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15 Reviews
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4 star:
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3 star:
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2 star:
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23 of 23 people found the following review helpful
4.0 out of 5 stars Fascinating, beautiful and yes, seminal....
I first saw this on the big-screen and it stands up as one of the few films I could have watched again immediately. For an experimental film from 1920's Russia (an experimental and exciting time for the arts all round in the early years of the Soviet state) it's stood the test of time remarkably well. Yes it's 'arty', yes, it could be accused of self-indulgence, but it...
Published on 25 Oct 2000

versus
2.0 out of 5 stars over-rated
I've wanted to watch this for years, and finally have. On the good side, it only wasted an hour; and actually the last 5 or 10 minutes was good quite experimental stuff, mostly using speeded-up film, an obvious influence on the much better and more recent Koyaanisqatsi and lots of other things. I had hoped and assumed the whole thing would be something like that.
The...
Published 3 months ago by A. Nonn


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5.0 out of 5 stars Made in the USSR, 17 Jun 2013
This review is from: Man With A Movie Camera [1929] [DVD] (DVD)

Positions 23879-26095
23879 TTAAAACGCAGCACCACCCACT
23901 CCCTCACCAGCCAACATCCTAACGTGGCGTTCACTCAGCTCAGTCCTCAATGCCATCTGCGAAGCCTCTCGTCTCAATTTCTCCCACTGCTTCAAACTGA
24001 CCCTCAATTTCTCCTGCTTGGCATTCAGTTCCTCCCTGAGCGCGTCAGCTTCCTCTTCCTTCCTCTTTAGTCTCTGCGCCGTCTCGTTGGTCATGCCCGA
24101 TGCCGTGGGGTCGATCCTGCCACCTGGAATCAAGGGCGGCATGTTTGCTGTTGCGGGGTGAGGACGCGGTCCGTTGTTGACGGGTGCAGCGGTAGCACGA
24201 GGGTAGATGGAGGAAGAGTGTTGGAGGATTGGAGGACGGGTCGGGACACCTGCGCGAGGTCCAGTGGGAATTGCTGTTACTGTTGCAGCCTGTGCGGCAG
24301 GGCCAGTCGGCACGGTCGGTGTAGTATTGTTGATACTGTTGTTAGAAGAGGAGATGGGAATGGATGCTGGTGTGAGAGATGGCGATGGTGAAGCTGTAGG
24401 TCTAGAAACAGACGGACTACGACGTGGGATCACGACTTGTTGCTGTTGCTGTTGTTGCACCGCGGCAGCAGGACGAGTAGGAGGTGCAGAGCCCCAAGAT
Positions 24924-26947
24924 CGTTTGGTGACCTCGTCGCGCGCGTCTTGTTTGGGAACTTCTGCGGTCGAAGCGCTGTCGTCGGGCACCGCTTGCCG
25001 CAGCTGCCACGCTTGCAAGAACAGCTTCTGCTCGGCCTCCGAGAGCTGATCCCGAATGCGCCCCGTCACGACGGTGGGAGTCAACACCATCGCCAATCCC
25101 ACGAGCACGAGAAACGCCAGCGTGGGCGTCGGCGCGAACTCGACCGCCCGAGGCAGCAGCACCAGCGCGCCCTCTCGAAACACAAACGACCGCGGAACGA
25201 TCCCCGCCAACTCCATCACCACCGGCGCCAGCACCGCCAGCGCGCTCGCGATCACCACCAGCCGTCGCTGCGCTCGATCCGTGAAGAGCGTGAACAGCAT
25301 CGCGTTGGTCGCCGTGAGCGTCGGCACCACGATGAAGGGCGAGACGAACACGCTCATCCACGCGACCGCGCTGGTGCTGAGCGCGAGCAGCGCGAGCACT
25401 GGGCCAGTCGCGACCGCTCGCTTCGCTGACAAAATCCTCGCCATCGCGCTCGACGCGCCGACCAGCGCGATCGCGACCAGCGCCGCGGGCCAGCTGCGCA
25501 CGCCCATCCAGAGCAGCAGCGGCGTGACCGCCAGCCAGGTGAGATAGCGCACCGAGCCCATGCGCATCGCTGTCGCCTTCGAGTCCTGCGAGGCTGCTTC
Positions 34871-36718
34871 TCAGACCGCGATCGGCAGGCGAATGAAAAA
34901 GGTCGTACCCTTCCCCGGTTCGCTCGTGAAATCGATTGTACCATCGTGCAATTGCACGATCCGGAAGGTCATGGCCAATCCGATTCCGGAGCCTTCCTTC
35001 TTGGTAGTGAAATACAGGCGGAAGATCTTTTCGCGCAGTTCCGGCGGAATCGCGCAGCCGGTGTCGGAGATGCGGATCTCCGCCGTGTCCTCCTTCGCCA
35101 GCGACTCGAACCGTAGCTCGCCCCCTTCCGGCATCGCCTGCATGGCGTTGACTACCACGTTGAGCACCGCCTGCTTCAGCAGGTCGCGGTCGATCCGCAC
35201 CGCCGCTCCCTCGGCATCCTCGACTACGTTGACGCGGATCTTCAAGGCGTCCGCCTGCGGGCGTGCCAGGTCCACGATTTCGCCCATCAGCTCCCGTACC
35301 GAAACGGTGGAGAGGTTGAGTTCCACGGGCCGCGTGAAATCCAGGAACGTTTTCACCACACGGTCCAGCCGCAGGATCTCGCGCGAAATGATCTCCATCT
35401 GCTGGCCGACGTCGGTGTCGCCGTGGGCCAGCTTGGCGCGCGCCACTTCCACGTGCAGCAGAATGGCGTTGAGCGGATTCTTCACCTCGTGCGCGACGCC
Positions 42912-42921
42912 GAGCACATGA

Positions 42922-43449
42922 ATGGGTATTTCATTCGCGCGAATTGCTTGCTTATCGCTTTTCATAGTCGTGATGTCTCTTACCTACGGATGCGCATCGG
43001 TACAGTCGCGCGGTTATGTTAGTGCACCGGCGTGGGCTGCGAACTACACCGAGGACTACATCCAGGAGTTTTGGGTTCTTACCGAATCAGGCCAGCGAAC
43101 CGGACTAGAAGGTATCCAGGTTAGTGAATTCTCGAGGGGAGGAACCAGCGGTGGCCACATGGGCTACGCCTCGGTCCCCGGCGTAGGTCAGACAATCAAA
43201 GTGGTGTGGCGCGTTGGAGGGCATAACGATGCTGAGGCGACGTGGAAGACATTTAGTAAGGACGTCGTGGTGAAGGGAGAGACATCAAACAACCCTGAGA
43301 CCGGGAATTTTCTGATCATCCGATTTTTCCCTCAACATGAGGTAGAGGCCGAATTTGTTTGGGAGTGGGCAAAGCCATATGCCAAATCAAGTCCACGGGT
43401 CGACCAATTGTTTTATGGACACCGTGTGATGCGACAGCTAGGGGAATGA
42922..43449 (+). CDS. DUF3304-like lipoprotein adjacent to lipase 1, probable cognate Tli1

Sometimes frenetic, occasionally lyrical and witty demonstration of all the tricks that can be pulled by a movie camera, made all the more special by time and place; shot almost as if to get everything 'in' before the liberation gave way to years of censorship and panning shots across wind-blasted steppes. Fast and furious, shocking and surprising, and very enjoyable.
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2.0 out of 5 stars bad picture qualitye, 2 Feb 2013
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This review is from: Man With A Movie Camera [1929] [DVD] (DVD)
Great film, very bad transfer. Described elsewhere on the interwebs as having the "ugly look of a VHS copy". I have it on VHS and it looks better than this. It's about OK if you stand at the opposite end of the room and screw your eyes up. Going to try the Nyman-scored one, also from BFI.
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4.0 out of 5 stars Sound Track doubtful, 7 July 2012
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Graham Harris "GraemedeT" (Wales ,UK) - See all my reviews
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This is one of those many old films that film buffs tend to read about. It had a sort of uninspiring title but it is well worth watching. Vertov ( not his real name. That was Kaufmann) and his brother certainly made a fascinating portrait of a Russian town in 24 hours- although it was actually filmed in three towns over the period -. The editing is superb and any one interested in this side of film making should watch this film and take notes. The only bugbear I found with this copy is the soundtrack which is so repitative that one tends to get slightly bored. It is, of course, a modern insertion. A pity really. It would have been better to have kept the original- whilst not so inspiring, perhaps- if only to maintain the film makers' ideas.